By Jonathan Stempel
(Reuters) - Federal agents acted in good faith in executing a warrant to search a Connecticut accountant's records that had been seized 2-1/2 years earlier, a U.S. appeals court said, in a closely watched case testing how long the government can keep a criminal suspect's computer data.
But the 2nd U.S. Circuit Court of Appeals in New York on Friday avoided the question of whether keeping the records that long violated Stavros Ganias' constitutional rights under the Fourth Amendment.
The 12-1 decision, one of the rare cases heard by the entire court, restored Ganias' 2011 jury conviction and two-year prison term for tax evasion. A three-judge panel had overturned both in June 2014.
At issue were computer files seized in November 2003 by U.S. Army investigators examining possible overbilling by a military contractor that employed Ganias as an accountant.
But rather than purge unneeded files, the government held onto them, and in April 2006 got a warrant to search them for evidence of unrelated tax evasion by Ganias.
In the 2014 ruling that voided the jury verdict, Circuit Judge Denny Chin, the dissenter in Friday's decision, said the government went too far by searching computer records it had long considered irrelevant for evidence of a new crime.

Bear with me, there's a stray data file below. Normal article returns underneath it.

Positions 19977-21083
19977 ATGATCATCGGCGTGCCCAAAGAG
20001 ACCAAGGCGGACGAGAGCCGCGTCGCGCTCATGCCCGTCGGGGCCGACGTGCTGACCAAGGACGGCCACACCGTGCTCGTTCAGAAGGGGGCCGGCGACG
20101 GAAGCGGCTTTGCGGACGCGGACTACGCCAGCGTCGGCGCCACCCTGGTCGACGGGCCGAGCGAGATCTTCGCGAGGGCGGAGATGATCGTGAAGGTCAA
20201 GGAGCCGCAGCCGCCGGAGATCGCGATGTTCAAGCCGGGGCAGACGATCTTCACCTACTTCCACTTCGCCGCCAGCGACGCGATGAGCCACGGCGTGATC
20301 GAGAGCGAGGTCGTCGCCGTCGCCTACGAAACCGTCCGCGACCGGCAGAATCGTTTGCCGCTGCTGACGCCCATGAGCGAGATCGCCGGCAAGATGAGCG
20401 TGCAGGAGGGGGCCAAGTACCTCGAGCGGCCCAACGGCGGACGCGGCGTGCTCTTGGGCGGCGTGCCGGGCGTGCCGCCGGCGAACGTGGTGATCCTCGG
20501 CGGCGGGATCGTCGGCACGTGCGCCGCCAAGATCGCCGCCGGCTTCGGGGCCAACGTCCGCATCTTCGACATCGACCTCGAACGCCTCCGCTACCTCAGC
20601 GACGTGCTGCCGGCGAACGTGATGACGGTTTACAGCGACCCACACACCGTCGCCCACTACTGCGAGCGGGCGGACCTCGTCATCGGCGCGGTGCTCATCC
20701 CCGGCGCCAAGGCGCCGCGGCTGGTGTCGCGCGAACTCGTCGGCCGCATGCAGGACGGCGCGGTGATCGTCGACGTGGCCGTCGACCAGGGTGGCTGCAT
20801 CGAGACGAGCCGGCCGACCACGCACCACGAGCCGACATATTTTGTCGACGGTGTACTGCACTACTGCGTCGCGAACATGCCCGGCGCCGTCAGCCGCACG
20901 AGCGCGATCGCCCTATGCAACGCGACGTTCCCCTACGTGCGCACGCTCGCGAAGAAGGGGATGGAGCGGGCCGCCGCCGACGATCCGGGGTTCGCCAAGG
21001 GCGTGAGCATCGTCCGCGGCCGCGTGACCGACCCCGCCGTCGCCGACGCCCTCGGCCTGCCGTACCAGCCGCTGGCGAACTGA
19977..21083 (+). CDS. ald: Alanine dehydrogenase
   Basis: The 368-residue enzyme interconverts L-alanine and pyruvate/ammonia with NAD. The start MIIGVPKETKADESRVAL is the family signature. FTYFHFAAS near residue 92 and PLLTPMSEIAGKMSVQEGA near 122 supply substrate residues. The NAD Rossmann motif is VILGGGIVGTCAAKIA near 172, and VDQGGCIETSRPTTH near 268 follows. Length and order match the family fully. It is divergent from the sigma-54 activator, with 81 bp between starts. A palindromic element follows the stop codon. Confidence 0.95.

Writing for the full appeals court in an unusual, 60-page joint opinion, Circuit Judges Debra Ann Livingston and Gerard Lynch did not resolve that issue.
But they cautioned law enforcement to be more careful, citing "significant" privacy concerns and Fourth Amendment issues arising when the government retains hard drives and other digital media containing vast troves of personal information, "much of which may be entirely irrelevant to the criminal investigation that led to the seizure."
Chin, in his 40-page dissent, said the "cloud" that has hung over Ganias' head for the last 13 years should be lifted.
"The government did precisely what the Fourth Amendment forbids: it entered Ganias' premises with a warrant to seize certain papers and indiscriminately seized - and retained - all papers instead," he wrote.
Stanley Twardy, Ganias' lawyer, said he was reviewing the decision and might appeal to the U.S. Supreme Court.
U.S. Attorney Deirdre Daly in Connecticut said: "The court's thoughtful opinion provides a nuanced and balanced analysis of the complexities surrounding searches of digital media."
Several criminal defense advocacy groups supported Ganias' appeal.
Google parent Alphabet Inc also supported Ganias, and said additional privacy safeguards may be needed when law enforcement asks service providers such as Google to help search users' content.
The case is U.S. v. Ganias, 2nd U.S. Circuit Court of Appeals, No. 12-240.
(Reporting by Jonathan Stempel in Toronto; Editing by Richard Chang)